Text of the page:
Tasers are best option in police kit

ABOUT 66% of respondents to our online poll believe that police were right to Taser a 19-year-old woman who was self-harming in Lismore.

Although we maintain that our polls are not scientific, that number surprised me in light of recent concerns over the use of Tasers by police.

I'm talking in particular about the "pack" tasering of Brazilian man Roberto Laudisio Curti in Sydney.

Mr Curti died after being chased down and tasered by police multiple times after stealing two packets of biscuits from a convenience store.

He had been suffering a "psychotic episode" after taking LSD.

In Lismore, six officers responded to a call to a home, where a young woman was reportedly cutting herself with a scalpel.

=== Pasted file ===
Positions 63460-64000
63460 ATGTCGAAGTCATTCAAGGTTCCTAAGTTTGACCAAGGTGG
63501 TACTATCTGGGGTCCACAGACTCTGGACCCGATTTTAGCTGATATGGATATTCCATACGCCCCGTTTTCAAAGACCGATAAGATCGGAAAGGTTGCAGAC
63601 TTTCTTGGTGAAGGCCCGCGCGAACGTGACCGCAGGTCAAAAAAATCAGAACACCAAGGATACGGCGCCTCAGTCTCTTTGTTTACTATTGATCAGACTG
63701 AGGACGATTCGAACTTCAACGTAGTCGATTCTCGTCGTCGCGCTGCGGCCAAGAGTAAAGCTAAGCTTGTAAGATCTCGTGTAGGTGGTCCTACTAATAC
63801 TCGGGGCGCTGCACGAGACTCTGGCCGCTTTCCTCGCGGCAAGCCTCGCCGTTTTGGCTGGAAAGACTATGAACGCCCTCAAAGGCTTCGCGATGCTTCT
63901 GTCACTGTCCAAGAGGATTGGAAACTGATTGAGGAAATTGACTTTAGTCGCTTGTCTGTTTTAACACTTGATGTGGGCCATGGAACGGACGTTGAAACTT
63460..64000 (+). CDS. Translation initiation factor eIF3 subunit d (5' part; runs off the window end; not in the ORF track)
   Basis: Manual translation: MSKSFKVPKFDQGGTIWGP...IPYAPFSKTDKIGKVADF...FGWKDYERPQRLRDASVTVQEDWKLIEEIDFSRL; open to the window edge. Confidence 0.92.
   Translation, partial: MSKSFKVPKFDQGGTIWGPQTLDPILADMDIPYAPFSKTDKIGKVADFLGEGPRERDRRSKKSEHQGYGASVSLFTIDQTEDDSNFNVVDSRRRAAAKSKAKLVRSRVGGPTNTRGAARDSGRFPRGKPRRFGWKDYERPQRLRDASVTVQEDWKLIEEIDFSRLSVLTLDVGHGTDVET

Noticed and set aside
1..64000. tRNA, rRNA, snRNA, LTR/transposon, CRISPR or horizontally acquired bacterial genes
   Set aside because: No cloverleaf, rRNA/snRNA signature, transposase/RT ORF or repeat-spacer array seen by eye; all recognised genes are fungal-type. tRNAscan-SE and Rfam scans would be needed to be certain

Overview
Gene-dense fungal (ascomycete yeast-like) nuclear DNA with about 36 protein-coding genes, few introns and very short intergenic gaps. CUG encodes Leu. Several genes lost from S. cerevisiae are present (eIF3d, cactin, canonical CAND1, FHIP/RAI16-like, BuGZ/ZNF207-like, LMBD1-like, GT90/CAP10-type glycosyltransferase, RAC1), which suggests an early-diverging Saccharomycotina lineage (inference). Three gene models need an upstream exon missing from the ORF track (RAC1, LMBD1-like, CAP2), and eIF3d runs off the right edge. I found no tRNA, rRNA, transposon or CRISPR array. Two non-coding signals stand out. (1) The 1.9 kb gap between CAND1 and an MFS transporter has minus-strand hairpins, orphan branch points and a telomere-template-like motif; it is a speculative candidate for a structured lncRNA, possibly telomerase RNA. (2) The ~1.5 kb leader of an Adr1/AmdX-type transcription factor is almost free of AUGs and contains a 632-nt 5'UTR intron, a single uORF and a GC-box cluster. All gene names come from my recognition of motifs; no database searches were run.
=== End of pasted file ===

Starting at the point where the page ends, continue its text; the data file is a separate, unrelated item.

A NSW Police spokesperson said one of the officers used the Taser once on the woman in an effort to stop her from hurting herself or one of the police officers on the scene.

It seems like such a drastic step to taser a teenager in such an obviously distressed state.

Tasers are such a brutal weapon, but not as lethal as some others strapped to the police officers' belts.

Let's not forget the shocking shooting of French photographer Roni Levi on Bondi beach in 1997.

In light of the Coroner's findings in the Curti case, Tasers have, quite rightly, been put under the spotlight.

But I've yet to hear a coherent argument for an alternative non-lethal weapon other than the powers of persuasion, batons or capsicum spray.

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